Learn to cook with spices and herbs. Recipes you can make your own!
Spice Trade Chronicles 9 Arabia
Posted On February 24, 2020
Onward across the Red Sea and the Indian Ocean to the East and Arabia.
I like the title “Arabia”, it sounds mystical, something out of a fairy tale, or a Disney movie! When the spice trade began, the route connected Asia, Northeast Africa and Europe. The stories and history that went along with this journey brought the world together with spices and flavor. Spices brought legends, mystery, war, and prosperity to all that were involved in this ancient adventure.
I will focus on the region now known as the Middle East, which also includes lands around the Mediterranean and Red Seas and the Arabian Sea. This entire area is where human civilization began, or so we think. Over the course of history many important inventions were created here that changed the world including, discovery of the wheel, math, sailboats, maps, writing and the concept of time. This is where Jesus walked and the two largest religions in the world, Christianity and Islam originated here. There is so much history in this region and the spices have told a tale though out time.
The Fertile Crescent is part of the Middle East, and it is also known as the “Cradle of Civilization.” It’s a small region in the Middle East which curves, like a quarter-moon shape, from the Persian Gulf, through modern-day southern Iraq, Syria, Lebanon, Jordan, Israel and northern Egypt.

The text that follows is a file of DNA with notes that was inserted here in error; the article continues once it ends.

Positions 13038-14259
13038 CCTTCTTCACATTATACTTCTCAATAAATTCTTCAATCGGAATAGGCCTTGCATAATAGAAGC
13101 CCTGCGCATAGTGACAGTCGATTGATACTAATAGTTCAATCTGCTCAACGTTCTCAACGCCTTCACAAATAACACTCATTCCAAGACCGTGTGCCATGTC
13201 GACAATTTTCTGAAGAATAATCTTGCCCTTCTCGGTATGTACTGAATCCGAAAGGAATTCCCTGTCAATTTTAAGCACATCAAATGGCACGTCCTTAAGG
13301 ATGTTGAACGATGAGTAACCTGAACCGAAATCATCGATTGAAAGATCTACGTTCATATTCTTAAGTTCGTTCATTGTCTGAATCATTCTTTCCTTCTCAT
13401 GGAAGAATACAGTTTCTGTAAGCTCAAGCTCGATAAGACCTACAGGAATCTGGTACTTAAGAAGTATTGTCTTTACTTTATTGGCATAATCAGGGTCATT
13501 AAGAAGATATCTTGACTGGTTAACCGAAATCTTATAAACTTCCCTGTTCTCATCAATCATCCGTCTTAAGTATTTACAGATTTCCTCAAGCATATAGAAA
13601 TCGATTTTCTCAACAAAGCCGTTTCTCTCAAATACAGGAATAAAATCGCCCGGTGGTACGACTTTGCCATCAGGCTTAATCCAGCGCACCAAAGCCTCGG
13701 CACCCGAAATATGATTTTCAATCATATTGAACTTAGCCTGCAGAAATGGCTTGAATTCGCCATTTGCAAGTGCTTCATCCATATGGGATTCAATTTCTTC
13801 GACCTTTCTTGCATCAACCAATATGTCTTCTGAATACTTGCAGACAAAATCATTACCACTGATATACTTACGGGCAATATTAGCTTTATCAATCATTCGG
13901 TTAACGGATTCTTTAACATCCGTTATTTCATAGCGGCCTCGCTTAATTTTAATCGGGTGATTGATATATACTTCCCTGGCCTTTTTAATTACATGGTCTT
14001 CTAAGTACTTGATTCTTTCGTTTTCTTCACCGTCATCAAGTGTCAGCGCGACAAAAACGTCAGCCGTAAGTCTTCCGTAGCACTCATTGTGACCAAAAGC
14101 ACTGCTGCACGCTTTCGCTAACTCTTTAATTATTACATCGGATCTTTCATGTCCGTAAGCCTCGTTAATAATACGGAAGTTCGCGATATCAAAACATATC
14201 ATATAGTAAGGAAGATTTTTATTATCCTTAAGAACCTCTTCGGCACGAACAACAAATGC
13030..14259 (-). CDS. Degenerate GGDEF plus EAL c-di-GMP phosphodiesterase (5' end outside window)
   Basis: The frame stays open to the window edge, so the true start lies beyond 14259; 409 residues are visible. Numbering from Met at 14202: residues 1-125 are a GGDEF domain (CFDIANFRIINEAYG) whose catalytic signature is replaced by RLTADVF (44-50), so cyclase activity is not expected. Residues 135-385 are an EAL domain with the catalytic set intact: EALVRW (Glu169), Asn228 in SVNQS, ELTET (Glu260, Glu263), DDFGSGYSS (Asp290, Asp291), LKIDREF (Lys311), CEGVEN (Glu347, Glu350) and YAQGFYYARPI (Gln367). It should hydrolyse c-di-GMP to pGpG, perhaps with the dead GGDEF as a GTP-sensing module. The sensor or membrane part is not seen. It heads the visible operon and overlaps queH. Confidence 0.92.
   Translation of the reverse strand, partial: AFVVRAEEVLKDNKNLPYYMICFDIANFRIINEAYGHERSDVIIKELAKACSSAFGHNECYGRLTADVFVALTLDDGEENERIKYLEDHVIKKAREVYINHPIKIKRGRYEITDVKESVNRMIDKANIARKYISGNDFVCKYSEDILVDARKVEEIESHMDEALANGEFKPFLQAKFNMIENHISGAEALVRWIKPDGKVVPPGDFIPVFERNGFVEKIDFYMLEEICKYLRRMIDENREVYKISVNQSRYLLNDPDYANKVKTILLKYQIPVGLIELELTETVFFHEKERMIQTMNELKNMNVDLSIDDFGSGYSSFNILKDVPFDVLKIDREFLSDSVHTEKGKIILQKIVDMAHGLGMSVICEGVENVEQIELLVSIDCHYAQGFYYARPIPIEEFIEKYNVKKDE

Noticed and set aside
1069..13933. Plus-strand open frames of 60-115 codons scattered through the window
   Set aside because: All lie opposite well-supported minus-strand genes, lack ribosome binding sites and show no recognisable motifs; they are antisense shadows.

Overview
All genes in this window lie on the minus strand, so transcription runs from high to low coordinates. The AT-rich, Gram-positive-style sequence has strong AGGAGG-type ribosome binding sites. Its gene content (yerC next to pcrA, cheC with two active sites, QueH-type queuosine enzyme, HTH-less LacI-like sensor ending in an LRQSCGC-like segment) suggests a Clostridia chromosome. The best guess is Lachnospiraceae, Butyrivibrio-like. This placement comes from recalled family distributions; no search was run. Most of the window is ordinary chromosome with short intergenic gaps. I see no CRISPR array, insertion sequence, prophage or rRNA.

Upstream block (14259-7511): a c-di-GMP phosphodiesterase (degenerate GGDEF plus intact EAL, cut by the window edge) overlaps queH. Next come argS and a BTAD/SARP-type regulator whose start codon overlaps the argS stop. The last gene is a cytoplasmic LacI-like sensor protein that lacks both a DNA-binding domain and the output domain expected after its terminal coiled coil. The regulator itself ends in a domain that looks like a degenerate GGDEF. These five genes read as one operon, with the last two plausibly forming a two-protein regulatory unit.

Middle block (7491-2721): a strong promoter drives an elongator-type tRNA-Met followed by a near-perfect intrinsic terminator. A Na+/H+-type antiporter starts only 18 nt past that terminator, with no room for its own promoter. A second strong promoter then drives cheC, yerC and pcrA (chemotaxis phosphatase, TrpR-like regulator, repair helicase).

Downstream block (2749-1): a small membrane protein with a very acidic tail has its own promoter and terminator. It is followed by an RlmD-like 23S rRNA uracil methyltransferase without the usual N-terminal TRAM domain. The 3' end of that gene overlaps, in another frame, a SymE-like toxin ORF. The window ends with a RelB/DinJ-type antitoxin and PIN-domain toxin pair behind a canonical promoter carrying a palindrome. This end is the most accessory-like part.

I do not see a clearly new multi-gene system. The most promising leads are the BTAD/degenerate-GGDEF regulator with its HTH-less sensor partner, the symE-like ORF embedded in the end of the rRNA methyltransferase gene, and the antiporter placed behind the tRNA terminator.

These were pretty recent discoveries, as they were written in a language only deciphered in the last century.
Being that this is believed to be where written language began, recipes were found on old cuneiform tablets and the ingredients were pretty unappetizing for our tastes today, but commonly found spices such as cumin, saffron, leeks, garlic and coriander are referenced there. These scribes can now be found on display at Yale University in their Babylonian Collection. One of the two dozen recipes described making a stew of young goat with garlic, onions and sour milk. Other stews were made from pigeon, mutton and spleen.
According to the curators at the Yale Museum in Connecticut, these clay tablets contain the earliest written recipes in history. The oldest known recipe dates back to 2200 B.C. It called for snake skin, beer and dried plums to be mixed and cooked. Another tablet from the same period has the oldest recipe for beer.
I will include recipes in this chapter that are much more appealing! Beef chicken, pork and legumes are popular proteins. Most dishes are served with rice, bulgur wheat and flat breads. Flat breads are usually served with a “mezze” featuring a number of dips and snack foods like olives, cheese and jam. This is served at every meal.
The climate is very diverse and many vegetables are able to be cultivated all over.
Summer vege’s like eggplant and tomato, hearty vege’s we think of as winter vege’s such as turnips, leeks, and cabbage are very common. Easy to grow spinach, lettuces and onions of course are plentiful. Pulses are a common protein because you don’t need refrigeration to store the dried beans. Lentils, fava beans and chick peas are incorporated into many dishes throughout the region. Fruits and olives are grown all over, and dried fruits are common ingredients in both savory and sweet dishes. Drying is another way to preserve the food without refrigeration. Citrus fruits are usually pickled or preserved with salt. Cheese is common because the cow is sacred, feta and halloumi are included in mezze as well as a variety of nuts and seeds, pistachios, pine nuts and sesame to name a few. And of course, we have our spices, cinnamon, cardamom, coriander, fenugreek, cumin, oregano, mint, tarragon, thyme, saffron, dried lime, cassia, dill, turmeric